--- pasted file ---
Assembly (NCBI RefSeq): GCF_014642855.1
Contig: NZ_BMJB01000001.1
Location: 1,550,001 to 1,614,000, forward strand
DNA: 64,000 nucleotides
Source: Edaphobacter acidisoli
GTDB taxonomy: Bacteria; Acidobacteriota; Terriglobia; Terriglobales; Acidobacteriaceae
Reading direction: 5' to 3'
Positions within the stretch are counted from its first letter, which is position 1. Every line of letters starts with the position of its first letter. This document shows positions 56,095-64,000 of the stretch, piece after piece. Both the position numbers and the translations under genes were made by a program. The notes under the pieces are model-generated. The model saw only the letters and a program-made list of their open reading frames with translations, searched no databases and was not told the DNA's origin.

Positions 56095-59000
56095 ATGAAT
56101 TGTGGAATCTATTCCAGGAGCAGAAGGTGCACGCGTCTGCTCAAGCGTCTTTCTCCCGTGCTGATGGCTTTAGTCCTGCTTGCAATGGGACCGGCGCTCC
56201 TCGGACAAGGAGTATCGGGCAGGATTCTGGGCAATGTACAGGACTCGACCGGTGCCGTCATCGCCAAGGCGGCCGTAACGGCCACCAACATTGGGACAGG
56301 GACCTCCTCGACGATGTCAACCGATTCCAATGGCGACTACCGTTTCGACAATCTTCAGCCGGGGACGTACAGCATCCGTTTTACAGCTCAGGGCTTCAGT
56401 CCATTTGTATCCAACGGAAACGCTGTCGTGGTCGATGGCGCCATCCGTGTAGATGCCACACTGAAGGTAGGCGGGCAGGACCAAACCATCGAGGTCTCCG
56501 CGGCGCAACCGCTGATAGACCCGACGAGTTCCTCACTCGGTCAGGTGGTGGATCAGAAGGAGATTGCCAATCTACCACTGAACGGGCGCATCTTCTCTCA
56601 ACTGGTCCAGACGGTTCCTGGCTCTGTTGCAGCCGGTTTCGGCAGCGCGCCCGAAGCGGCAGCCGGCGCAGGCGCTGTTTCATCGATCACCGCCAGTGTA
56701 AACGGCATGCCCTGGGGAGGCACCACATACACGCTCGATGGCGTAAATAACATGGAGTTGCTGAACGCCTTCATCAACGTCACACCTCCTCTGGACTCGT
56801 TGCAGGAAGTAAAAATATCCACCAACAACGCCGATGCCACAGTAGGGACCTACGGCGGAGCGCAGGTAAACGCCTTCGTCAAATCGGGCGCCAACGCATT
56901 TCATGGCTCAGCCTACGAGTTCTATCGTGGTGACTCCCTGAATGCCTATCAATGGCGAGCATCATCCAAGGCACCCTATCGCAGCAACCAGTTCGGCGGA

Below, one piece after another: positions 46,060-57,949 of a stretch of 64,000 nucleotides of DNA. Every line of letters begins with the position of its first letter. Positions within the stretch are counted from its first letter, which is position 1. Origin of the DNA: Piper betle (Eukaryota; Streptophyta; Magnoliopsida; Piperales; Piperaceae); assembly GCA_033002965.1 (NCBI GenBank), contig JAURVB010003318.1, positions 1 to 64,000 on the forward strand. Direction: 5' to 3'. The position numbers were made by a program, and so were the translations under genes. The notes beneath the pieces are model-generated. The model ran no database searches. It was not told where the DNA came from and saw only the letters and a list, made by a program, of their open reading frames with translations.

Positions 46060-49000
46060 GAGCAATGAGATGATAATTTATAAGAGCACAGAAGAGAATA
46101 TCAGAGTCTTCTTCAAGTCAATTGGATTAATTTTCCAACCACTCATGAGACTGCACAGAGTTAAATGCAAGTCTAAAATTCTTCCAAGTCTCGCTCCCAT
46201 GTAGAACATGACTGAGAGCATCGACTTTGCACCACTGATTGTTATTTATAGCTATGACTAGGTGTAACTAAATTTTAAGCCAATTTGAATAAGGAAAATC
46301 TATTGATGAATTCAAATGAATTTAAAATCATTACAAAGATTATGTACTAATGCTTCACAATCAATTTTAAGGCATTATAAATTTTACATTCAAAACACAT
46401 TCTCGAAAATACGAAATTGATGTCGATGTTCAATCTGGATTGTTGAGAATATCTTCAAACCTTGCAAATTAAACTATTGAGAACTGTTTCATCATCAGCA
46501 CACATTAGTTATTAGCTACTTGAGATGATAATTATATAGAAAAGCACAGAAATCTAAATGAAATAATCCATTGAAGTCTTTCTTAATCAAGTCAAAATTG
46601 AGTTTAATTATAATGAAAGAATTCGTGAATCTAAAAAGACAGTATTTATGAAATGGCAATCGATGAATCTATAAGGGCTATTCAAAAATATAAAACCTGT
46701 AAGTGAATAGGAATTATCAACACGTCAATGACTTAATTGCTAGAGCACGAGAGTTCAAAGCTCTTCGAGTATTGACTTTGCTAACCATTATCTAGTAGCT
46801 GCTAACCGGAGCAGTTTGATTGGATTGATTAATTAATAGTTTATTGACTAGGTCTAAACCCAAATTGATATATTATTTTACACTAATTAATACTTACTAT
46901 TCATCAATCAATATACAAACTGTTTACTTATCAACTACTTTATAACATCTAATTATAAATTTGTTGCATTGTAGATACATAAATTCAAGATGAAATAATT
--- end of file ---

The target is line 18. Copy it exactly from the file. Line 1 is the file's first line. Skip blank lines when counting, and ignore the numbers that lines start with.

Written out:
56801 TGCAGGAAGTAAAAATATCCACCAACAACGCCGATGCCACAGTAGGGACCTACGGCGGAGCGCAGGTAAACGCCTTCGTCAAATCGGGCGCCAACGCATT